Laura has been an online writer for over seven years. Her articles focus on everything from sports to cooking.
Hockey Kids and the Bauer Bump
Hockey moms are a rare breed. We spend an enormous amount of time freezing our tails off watching our sons whack a puck with a stick. We wake early and drive several hours every week to allow our children to play a sport that requires signing a waiver warning of serious injury, paralysis and possible death. We are required to release all liability against the hockey organization and the rink. Most hockey parents think the biggest risk is obtaining a concussion. Many, like myself, have researched concussions so we can identify the warning signs. However, another fairly common risk rarely talked about at the rinks is called Haglund’s deformity, or otherwise known as the “Bauer Bump” or “Pump Bump.” Though the severity is not close to the same as a concussion, the implications of Haglund's Deformity can be long-lasting.
What is Haglund's Deformity?
Haglund’s deformity is a bony growth on the back of the heel. It literally looks like an extra bone is growing out of the heel. My thirteen year-old son, who has been playing ice hockey for five years, has Haglund’s deformity. My son’s sports medicine physician recognized it immediately it and cited his hockey skates as the culprit. I never knew my son would have this massive growth on the back of his heel from wearing skates so much. This is not a callus or a blister—it is a hard bone that is growing. The doctor assured me that professional hockey players have much larger growths. The bone growth occurs at the base of the Achilles tendon. The area near this tendon becomes inflamed when the bony protrusion rubs inside shoes or skates and can often lead to painful bursitis.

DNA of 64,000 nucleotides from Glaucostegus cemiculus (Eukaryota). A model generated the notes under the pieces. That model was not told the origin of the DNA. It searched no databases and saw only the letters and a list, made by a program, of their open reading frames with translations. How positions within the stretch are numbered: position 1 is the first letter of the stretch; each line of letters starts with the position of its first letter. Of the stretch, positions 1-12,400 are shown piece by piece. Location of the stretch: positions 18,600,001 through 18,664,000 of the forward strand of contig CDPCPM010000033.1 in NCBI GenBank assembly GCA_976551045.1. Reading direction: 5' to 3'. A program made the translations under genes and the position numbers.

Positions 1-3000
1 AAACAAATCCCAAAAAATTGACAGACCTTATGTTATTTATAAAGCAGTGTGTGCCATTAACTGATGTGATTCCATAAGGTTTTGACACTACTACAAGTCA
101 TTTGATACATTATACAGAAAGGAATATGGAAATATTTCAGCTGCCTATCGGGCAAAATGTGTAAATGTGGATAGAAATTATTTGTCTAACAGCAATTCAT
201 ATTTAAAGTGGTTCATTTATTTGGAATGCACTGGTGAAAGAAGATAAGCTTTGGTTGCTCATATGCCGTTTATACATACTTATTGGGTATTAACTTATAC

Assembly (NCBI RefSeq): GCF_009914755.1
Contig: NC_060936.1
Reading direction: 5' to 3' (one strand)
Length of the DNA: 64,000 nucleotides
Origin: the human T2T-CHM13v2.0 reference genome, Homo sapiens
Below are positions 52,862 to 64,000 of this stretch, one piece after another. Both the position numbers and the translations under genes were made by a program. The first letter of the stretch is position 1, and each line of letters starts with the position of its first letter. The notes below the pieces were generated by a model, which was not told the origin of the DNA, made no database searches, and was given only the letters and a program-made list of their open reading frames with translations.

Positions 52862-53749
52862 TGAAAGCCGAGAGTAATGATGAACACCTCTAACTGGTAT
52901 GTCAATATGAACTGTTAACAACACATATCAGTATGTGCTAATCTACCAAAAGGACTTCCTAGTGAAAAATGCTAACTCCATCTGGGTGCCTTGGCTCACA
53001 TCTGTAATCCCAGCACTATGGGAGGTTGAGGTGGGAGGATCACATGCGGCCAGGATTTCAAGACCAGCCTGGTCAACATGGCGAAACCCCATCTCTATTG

What Causes Haglund's Deformity?
Wearing shoes that do not fit properly or that apply excessive pressure and friction on the heel bone is the main cause. This constant irritation of the upper portion of the heel bone rubbing against the Achilles tendon eventually causes the bony protrusion and possible bursitis. The rigid backs of skates can create pressure that aggravates the enlarged bone when skating. In fact, any shoes with a hardback, such as ice skates, men’s dress shoes, or women’s pumps, can cause this irritation. Heredity can even play a role in Haglund’s deformity.
Certain types of foot structures, such as high arches, can make you more prone to developing this sometimes painful condition. With high arches, the heel bone is tilted backward into the Achilles tendon. This causes the inflamed bursa that creates the redness and swelling associated with Haglund’s deformity. A tight Achilles tendon can also play a role in Haglund’s deformity, causing pain by compressing the tender and inflamed bursa. A more flexible tendon has less pressure against painful bursa.
Not Just Bauer Skates
It may be called the Bauer Bump at the ice rinks, but make no mistake, Haglund's deformity is not exclusive to Bauer skates. My son wears Canadian-made Grafs, which are worn by many professional hockey players. The brand of the skate is no determining factor, but the fit of the skate is extremely important. If a skate is too big, there will be more friction. If a skate is too small, there is excessive pressure on the heel bone. Haglund's deformity can also be known as the "Pump Bump" when seen in women who wear high heels for long periods of time.
Depending on the level of pain associated with the bony protrusion, there are non-invasive treatment options.
- Use a heel lift or gel pad to remove pressure
- Anti-inflammatories such as Motrin
- Exercises to stretch the Achilles tendon
When all other treatment fails and the pain associated with Haglund's deformity inhibits desired activities, surgery to remove the bone growth is used as a last resort.
Questions & Answers
Question: Can this growth appear on the side of the foot and not just the back?
Answer: Typically Haglund's Deformity is on the back of the foot. However, it is best to check with a medical professional to diagnose the issue, so you know how to treat it accurately. Good luck!